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Marketing Ph.D. Speaker Series: Ting Zhu

Friday, April 17, 2015
10:30am – 12:00pm

Storrs Campus
room 321,School of Business

Professor Ting Zhu will be visiting UConn on Friday, April 17, as part of the Marketing Department?s Ph.D. Speaker Series. Professor Ting Zhu will present "Can Price Matching Defeat Showrooming?"

Ting Zhu is an Associate Professor in Marketing at Sauder School of Business, University of British Columbia. She received her B.S. in Management Information Systems and M.S. in Business Administration from Tsinghua University and her Ph.D. in marketing from Carnegie Mellon University

Her research has been published in many top journals, including Rand Journal of Economics, Marketing Science, Journal of Marketing Research, Quantitative Marketing and Economics, and Marketing Letters

Abstract:

We study the impact of Best Buy's recent price-matching policy on the price competition between Best Buy and Amazon, and examine whether the policy can defeat consumers' showrooming behavior. We first empirically explore Best Buy's and Amazon's pricing patterns by using unique datasets collected from different sources. We find that both retailers reacted to the new policy; Best Buy and Amazon adjusted prices in the same directions. However, the directions vary across product categories. For products for which a consumer can obtain a large value from physical store experiences -- i.e., the ``showrooming" products -- we find that both Best Buy's and Amazon's prices went down. In addition, Amazon cut prices more aggressively than Best Buy. For ``non-showrooming'' products, or the products for which consumers benefit less from store experiences, we find the opposite patterns -- prices went up for both Best Buy and Amazon after the implementation of the policy.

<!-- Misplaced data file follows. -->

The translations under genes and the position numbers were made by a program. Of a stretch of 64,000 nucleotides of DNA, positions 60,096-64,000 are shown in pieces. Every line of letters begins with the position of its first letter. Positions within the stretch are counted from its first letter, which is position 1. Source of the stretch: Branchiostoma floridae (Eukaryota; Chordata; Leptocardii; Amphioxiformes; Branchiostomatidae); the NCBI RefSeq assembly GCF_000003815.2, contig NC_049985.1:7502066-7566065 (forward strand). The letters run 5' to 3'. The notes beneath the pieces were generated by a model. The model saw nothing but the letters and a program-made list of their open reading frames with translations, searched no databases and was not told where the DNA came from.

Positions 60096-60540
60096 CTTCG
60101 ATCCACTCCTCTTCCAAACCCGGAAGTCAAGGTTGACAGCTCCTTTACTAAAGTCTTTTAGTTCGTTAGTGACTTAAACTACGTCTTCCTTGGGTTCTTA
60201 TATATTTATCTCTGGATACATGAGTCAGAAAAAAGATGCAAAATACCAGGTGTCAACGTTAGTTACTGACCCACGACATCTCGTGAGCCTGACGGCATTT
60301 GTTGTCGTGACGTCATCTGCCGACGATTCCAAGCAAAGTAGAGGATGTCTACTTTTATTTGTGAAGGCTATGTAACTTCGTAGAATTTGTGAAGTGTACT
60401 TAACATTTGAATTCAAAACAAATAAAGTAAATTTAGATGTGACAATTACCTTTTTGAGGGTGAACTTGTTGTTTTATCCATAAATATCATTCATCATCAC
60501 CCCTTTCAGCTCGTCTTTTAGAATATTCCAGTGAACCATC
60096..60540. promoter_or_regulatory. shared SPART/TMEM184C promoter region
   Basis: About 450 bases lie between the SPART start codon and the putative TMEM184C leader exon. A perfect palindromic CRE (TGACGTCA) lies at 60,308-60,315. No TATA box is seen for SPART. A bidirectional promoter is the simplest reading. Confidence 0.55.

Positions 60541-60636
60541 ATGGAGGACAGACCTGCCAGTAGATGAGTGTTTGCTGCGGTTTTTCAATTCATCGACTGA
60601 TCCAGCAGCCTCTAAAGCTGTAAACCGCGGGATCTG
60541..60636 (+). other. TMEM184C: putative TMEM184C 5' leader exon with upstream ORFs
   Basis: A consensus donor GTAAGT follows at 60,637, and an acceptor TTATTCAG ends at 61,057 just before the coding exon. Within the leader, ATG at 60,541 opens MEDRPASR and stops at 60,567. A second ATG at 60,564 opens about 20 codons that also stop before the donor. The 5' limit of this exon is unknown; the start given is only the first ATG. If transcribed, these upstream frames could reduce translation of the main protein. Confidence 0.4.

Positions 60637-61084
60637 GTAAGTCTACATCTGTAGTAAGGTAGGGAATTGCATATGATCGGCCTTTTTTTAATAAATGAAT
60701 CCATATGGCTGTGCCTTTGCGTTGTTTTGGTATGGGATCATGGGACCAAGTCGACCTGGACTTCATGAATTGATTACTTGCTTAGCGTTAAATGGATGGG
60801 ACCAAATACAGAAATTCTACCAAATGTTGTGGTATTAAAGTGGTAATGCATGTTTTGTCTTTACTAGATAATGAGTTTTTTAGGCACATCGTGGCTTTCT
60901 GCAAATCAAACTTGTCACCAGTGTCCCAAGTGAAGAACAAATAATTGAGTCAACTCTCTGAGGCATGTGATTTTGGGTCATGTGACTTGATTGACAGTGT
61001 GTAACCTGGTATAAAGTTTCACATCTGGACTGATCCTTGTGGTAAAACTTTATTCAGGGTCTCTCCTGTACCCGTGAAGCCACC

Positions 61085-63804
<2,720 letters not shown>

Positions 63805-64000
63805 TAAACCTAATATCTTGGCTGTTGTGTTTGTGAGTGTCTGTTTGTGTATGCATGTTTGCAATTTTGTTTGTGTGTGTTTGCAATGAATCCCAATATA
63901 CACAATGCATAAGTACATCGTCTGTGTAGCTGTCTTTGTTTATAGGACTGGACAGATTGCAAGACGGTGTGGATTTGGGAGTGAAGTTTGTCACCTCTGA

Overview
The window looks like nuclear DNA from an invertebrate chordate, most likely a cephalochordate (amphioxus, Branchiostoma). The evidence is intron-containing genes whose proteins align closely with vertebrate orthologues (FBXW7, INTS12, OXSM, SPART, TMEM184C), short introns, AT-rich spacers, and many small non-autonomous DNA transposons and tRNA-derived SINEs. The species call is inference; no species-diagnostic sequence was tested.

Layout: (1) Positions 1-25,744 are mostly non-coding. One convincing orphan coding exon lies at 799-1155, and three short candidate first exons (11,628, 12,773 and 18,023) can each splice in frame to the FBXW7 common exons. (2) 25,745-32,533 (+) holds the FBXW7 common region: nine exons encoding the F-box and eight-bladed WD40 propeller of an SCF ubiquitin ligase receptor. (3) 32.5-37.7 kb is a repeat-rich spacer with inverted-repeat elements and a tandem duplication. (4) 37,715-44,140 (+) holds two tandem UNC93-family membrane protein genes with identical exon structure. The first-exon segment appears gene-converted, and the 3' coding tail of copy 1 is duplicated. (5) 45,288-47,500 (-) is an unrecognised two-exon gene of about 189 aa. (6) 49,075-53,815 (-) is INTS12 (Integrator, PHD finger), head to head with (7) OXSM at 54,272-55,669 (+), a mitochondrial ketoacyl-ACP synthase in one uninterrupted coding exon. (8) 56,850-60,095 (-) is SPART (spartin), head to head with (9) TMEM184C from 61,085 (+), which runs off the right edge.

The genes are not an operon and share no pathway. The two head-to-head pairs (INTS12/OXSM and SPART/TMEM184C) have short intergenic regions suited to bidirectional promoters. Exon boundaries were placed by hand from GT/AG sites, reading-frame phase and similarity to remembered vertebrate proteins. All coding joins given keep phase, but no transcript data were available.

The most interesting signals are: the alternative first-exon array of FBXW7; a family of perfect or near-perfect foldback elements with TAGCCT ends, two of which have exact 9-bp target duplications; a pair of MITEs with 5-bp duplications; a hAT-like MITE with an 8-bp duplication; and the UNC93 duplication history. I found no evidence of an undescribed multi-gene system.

We then develop an analytical model to explain the observed data patterns. Two retailers competing on a Hotelling line are assumed to focus on both profit maximization and beating competitors. Consumers who may or may not be aware of the price-matching policy optimally decide which store(s) to visit and where to make the purchase. We show that the effect of the price-matching policy depends on the additional value that consumers could obtain from visiting a physical store. Both retailers would raise prices when this value is small but would compete more aggressively on prices when this value is large, which is consistent with the data. We also show that for ``showrooming" products, both retailers' profits are lower as a result of the policy, but the online retailer's payoff may actually increase because of its success in beating its competitor.

Contact:

bin.li2@business.uconn.edu

Marketing Department (primary), School of Business, School of Business Ph.D. Program, UConn Master Calendar

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